Imagination, Creativity and Flying like a Bird

What do you think it’s like to be a bird?

I think it must be thrilling.

Just once I’d like to feel the rush of flying, of spreading the wings and gliding on the wisp of the wind.  If I were to be a bird, though, I can’t decide where I’d like to rest my feathers.  Would I be a mountain bird, coasting from mountain top to mountain top, the valleys and peaks soaring below in harmonious rhythm?  If I were to be a mountain bird, I’d like to be one in Austria for I don’t think you will find more beautiful formations in all the world.


Hallstatt, Austria where one year ago today we stood atop this mountain and I longed for the freedom of flight.

But, I fear the frigid winter air would be too much for me…even as a mountain bird.  So perhaps I would be better suited as an island bird.  What must it be to glide above the crystal blue waters of the Caribbean, the warm, salty air whipping over me as I coast left to right.  If I were to be an island bird, I’d like to reside over Spanish Wells, Bahamas.  Because I think that God shines His Grace upon that island in extra measures.

These are things I think about.

There are some days…many days…when I wish I could unplug from it all.  I dream of a secret garden where I could escape and get lost in the dreams of my mind.  I would wander the twisted flowers and gnarled tree trunks with only the soft padding of my feet in the grass as company.  I would lose myself in the romance of the soft setting, dreaming up far off lands where anything is possible.  My imagination would no longer be dictated and diluted but would be free to run, to fly.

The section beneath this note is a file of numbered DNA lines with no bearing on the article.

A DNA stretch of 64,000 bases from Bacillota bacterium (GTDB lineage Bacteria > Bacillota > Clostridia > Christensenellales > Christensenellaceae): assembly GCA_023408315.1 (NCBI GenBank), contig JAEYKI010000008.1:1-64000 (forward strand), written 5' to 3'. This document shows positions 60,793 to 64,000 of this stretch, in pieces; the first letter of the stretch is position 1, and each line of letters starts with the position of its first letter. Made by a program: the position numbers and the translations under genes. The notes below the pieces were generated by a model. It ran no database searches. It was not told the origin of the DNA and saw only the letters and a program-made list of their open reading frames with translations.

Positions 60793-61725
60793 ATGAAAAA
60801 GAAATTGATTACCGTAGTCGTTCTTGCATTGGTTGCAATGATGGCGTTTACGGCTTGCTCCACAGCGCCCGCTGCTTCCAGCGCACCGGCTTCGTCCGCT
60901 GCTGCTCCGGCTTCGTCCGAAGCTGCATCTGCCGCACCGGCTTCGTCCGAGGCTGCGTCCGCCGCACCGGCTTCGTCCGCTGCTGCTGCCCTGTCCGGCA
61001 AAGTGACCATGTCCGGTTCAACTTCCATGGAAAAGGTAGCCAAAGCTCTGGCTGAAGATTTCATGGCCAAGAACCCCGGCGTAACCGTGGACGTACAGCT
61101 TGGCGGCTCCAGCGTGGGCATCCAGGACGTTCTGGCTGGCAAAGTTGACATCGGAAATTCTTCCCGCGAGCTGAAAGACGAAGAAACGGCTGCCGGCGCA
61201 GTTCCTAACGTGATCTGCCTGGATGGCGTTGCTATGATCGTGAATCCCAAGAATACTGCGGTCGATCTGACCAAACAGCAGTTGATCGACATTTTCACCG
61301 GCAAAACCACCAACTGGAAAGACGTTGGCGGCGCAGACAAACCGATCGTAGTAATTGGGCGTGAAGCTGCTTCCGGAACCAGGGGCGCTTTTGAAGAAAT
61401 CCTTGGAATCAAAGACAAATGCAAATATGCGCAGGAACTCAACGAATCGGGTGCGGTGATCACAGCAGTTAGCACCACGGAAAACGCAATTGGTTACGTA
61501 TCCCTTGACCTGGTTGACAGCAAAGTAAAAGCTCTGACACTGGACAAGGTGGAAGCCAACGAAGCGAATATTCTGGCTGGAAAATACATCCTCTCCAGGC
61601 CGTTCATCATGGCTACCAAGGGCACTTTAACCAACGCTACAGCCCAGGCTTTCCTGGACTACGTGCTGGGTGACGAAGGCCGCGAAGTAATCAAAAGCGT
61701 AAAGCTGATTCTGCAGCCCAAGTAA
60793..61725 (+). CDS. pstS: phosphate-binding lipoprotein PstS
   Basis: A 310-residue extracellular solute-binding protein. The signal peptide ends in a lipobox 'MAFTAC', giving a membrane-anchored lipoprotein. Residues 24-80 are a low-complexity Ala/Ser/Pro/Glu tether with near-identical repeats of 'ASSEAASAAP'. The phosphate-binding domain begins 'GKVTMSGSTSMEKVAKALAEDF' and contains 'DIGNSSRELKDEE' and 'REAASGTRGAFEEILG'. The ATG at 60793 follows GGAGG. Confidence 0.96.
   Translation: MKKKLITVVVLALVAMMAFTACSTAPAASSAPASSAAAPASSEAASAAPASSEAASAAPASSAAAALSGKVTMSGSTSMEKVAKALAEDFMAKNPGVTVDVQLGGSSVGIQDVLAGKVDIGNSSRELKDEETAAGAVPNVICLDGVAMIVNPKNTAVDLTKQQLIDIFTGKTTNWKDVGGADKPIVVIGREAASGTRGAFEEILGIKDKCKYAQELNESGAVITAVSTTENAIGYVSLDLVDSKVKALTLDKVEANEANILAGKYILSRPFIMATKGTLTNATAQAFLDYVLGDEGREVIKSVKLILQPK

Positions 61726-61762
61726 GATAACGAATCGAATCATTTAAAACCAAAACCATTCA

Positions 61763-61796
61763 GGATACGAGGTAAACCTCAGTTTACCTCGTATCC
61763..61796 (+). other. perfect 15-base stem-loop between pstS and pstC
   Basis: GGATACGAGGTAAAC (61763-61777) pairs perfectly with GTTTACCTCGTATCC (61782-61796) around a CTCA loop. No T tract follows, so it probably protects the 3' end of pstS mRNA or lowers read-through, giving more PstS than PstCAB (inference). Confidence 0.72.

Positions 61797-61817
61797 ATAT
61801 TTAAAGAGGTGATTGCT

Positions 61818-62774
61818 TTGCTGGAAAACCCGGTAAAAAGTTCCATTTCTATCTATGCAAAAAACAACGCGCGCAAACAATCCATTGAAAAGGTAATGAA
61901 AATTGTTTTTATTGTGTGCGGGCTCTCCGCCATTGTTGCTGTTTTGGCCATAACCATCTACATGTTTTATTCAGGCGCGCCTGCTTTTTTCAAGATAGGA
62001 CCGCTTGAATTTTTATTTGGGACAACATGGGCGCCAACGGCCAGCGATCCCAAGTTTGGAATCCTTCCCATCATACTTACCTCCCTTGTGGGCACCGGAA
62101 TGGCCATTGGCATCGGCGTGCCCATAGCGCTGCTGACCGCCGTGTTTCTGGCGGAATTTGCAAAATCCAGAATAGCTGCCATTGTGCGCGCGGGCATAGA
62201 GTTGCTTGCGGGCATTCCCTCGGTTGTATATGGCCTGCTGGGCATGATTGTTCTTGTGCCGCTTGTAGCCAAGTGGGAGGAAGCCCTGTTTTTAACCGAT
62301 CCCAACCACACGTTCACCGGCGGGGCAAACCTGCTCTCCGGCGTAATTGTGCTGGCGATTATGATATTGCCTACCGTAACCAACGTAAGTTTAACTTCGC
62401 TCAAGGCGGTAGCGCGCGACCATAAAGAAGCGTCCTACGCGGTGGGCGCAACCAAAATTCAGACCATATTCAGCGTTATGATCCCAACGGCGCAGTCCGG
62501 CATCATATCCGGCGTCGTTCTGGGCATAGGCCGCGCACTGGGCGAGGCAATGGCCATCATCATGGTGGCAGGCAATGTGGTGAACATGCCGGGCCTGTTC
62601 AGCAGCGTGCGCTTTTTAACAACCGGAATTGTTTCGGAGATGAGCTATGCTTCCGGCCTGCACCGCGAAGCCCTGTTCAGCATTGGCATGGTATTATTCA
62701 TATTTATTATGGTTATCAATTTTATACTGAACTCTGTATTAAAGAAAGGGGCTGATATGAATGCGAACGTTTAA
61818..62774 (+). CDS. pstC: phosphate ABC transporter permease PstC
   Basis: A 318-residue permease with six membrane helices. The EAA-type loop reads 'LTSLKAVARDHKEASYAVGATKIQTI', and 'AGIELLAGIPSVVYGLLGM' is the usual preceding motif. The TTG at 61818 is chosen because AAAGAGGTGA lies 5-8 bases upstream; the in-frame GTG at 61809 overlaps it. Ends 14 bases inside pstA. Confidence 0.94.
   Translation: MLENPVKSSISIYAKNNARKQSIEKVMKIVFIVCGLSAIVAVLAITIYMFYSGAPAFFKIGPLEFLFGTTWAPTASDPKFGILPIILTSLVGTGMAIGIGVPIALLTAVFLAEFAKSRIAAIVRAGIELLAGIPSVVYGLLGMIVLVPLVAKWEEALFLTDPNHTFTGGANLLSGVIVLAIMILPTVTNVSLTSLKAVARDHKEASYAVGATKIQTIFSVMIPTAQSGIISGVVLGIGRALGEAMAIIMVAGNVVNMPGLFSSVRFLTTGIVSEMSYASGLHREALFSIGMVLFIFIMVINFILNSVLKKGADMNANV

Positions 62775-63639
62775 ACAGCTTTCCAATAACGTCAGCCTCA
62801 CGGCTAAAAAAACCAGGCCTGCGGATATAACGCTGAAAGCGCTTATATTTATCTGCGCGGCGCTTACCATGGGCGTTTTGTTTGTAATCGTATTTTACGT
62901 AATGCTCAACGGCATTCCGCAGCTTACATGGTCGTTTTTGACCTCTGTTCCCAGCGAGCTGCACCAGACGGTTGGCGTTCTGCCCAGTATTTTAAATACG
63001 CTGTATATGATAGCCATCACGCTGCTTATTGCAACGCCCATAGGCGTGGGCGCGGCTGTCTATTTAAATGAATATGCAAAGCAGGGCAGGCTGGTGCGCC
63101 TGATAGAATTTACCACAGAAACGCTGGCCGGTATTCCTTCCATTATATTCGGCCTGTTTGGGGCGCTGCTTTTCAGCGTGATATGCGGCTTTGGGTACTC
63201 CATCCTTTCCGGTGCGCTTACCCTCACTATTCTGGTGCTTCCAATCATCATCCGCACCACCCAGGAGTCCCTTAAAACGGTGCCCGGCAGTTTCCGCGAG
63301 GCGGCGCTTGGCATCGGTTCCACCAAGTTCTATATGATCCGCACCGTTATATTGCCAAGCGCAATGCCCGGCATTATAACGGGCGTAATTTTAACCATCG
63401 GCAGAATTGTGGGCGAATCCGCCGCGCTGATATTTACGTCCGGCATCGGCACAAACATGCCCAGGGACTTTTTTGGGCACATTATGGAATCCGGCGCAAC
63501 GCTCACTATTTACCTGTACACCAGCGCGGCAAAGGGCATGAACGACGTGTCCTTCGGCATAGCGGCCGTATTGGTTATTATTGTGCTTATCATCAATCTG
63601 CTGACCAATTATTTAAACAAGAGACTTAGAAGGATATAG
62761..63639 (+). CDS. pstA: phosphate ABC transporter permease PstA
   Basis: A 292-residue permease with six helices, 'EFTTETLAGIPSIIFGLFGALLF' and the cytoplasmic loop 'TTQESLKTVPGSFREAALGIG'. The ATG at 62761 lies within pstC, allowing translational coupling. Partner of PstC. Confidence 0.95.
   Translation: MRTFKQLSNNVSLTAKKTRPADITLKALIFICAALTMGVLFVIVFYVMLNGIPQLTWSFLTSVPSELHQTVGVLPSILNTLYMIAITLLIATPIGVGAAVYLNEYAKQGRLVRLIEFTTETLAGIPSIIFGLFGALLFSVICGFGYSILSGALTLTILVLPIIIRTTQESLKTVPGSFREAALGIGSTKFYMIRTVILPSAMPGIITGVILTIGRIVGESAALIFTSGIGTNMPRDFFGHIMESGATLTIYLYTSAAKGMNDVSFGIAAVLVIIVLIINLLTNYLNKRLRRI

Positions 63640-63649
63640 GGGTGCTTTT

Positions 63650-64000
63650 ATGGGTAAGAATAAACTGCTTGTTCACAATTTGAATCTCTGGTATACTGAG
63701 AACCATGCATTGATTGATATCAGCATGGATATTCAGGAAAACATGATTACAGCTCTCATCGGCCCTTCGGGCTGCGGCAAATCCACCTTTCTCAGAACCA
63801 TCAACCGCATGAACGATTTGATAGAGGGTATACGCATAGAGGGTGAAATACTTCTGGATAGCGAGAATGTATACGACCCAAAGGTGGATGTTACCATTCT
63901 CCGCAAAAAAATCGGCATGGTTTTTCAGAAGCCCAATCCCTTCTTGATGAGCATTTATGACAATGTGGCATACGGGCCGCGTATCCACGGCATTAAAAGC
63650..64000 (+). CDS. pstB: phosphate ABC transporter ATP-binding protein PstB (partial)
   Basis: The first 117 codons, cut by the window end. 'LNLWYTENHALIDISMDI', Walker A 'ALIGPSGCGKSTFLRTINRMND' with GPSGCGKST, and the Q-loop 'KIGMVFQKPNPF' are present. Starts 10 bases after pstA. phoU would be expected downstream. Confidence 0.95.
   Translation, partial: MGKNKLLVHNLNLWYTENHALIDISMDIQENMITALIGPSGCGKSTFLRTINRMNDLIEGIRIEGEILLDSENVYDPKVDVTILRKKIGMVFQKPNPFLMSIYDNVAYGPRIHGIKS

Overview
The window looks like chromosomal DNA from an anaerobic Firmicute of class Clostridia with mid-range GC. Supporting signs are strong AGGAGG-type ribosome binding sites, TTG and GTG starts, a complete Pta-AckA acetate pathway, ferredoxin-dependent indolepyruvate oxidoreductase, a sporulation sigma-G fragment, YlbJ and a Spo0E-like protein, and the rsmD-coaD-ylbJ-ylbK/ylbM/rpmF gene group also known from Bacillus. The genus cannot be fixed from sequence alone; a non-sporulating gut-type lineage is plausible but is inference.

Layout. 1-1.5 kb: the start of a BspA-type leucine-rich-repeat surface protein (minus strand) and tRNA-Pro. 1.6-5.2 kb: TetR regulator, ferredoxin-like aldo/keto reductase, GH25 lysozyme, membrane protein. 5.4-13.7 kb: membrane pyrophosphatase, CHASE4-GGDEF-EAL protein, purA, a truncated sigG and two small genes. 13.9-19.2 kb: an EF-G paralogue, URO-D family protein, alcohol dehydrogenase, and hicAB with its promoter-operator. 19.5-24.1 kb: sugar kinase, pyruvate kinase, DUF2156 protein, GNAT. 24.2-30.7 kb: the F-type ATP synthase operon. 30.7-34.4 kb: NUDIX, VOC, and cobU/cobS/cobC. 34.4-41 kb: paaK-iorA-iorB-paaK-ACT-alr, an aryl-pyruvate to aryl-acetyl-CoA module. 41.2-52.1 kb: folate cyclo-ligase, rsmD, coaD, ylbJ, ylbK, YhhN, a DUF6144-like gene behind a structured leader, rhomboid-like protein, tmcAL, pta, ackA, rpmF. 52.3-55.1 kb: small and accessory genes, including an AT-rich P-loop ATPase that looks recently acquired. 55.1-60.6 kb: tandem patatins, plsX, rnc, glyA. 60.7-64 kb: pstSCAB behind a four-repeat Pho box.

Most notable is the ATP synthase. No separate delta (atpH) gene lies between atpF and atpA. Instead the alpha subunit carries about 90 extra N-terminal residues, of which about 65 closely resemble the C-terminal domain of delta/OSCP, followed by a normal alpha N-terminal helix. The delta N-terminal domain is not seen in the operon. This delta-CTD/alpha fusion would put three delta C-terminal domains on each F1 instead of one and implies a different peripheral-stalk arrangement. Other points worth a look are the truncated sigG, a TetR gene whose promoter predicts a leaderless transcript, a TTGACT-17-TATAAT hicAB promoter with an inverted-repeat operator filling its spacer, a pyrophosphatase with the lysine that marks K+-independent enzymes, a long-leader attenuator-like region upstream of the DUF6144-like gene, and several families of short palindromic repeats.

I would be the bird, the free spirit who never grows up, the romantic who throws her arms around her sweaty man with abandon.

These are things I think about.

This week, the kids and I are telling stories – making them up.  We are digging into the recesses of our minds where imagination waits to be stirred.  Robots come to life and trees dance in the breeze.  The grass is purple and streams are made of chocolate.  Grand adventures lie around every corner and over every bridge.  Sometimes, when the oldest is telling his story, Bigfoot makes an appearance.  And tornados.  It’s very exciting.

When the girl tells her stories, they almost always involve a talking unicorn.  It is magical.

When the youngest tells his stories they almost always include the words “booty” and “toot.”  It’s hysterical.

Imagination is the best way to see one of the greatest traits of God Himself – creativity. For inside the mind’s eye, the creativity of the Creator indwells each one of us with the ability to see a little beyond that which is before us.  Mathematicians see formulas that take us to the moon.  Scientists see developments that allow us to see life from a different spectrum.  Poets allow us to hear nature through the fluidity of their pens.  Musicians discover harmonies that speak to our souls and take us beyond the present.

Imagination is where the Creator left His greatest imprint on us…His Image Bearers.